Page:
If you know me, you know that I hate over-pathologizing things. You're not depressed, you're grieving; you're not OCD, you just enjoy having a clean bathroom, and so on, but then, I stumbled across a little thing called borderline personality disorder.... oh, wow, there's my entire personality described in the dsm criteria of a mental illness: excessive emotional reactions (anger), chronic feelings of emptiness, chronic boredom, impulsive behaviors (unsafe and inappropriate sexual conduct), tumultuous and unstable relationships, unstable self-image, fear of abandonment, idealizing people followed by hating them.
In reading, I stumbled across several other symptoms (which may fall under the categories covered above or may not) but that I also see in myself: telling strangers intimate details about yourself, seeing anger in neutral faces, inability to manage time well, inability to keep track of things (driver's licenses, keys, etc), ability to manipulate others easily, self-awareness of certain issues or patterns and unwillingness/inability to change, inability to lie (except through omission) due to childlike nature, non-linear thought patterns, constantly changing emotions (minute to minute, day to day), being drawn to ideological extremes, intelligence, disassociating (I'm not sure about this one, the way that I disassociate may be normal or just drift-y), bursts of happy mania, fluid gay-straight sexuality, tendency to have more than 20 sexual partners, excessive guilt.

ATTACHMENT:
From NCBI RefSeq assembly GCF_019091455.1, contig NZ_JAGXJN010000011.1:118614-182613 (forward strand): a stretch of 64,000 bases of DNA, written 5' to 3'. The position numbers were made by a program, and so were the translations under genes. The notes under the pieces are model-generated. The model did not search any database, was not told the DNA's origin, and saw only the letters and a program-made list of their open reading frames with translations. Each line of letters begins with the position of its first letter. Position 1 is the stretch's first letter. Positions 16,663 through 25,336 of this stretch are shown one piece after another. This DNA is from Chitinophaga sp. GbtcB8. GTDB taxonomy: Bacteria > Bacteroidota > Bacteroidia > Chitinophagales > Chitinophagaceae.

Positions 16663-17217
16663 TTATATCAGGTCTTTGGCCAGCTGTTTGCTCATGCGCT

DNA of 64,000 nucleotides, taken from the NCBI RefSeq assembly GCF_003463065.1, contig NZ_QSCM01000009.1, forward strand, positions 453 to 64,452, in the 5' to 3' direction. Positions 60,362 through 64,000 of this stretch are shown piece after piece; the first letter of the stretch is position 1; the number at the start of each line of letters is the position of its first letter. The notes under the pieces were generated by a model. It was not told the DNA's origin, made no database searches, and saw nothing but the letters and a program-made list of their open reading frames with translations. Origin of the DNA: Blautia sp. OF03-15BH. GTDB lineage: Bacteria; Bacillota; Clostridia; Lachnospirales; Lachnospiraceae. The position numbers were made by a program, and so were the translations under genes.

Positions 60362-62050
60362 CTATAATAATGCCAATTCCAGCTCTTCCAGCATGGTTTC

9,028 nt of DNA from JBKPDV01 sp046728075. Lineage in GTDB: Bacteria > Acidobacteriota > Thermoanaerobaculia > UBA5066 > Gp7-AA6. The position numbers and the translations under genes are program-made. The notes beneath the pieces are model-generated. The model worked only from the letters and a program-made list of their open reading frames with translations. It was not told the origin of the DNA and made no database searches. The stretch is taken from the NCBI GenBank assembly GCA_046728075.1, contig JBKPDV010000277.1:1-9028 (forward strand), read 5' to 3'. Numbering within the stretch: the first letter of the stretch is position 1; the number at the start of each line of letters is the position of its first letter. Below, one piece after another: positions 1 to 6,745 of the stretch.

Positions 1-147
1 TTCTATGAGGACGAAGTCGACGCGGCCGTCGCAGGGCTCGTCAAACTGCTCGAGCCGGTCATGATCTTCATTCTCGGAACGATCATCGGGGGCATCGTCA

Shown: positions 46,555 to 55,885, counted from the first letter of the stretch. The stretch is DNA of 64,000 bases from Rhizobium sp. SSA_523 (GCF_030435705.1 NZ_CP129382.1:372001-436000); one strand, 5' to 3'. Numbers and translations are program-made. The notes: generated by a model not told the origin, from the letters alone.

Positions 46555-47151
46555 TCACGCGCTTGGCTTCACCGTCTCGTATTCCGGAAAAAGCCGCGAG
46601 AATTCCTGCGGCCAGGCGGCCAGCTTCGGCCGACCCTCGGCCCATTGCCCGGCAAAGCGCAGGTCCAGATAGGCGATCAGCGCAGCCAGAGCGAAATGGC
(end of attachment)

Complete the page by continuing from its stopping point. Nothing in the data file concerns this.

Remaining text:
There's also a lot in the literature (yes, I'm calling random internet browsing literature) on self-harming behaviors, and aside from making bad decisions (regular and sexual), taking drugs excessively (back in the day, not really now), over-drinking (not too much at the moment), and fantasizing about suicide as an adolescent, I'm not really a big self-harmer besides maybe a bit of head banging and hair pulling while in a rage.
There seems to be two types (or maybe it occurs on a continuum): people who are visibly very troubled and are in and out of mental health care their entire life and people who can hide all of these symptoms except in front of the people that they are closest to. I fall into the second category, mostly. So people whom I've known for 25 plus years actually aren't that familiar with many of my symptoms (although I have memories of being compared to the Sharon Stone character in Basic Instinct due to all the weird obsessions I was harboring in high school), but my husband and two people I dated about fifteen years ago can easily look at those symptoms and agree that they are a perfect match for me.